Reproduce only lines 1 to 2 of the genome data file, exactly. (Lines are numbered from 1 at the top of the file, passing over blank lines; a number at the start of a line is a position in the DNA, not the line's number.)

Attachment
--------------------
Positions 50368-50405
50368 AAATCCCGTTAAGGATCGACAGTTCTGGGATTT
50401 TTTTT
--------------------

Positions 50368-50405
50368 AAATCCCGTTAAGGATCGACAGTTCTGGGATTT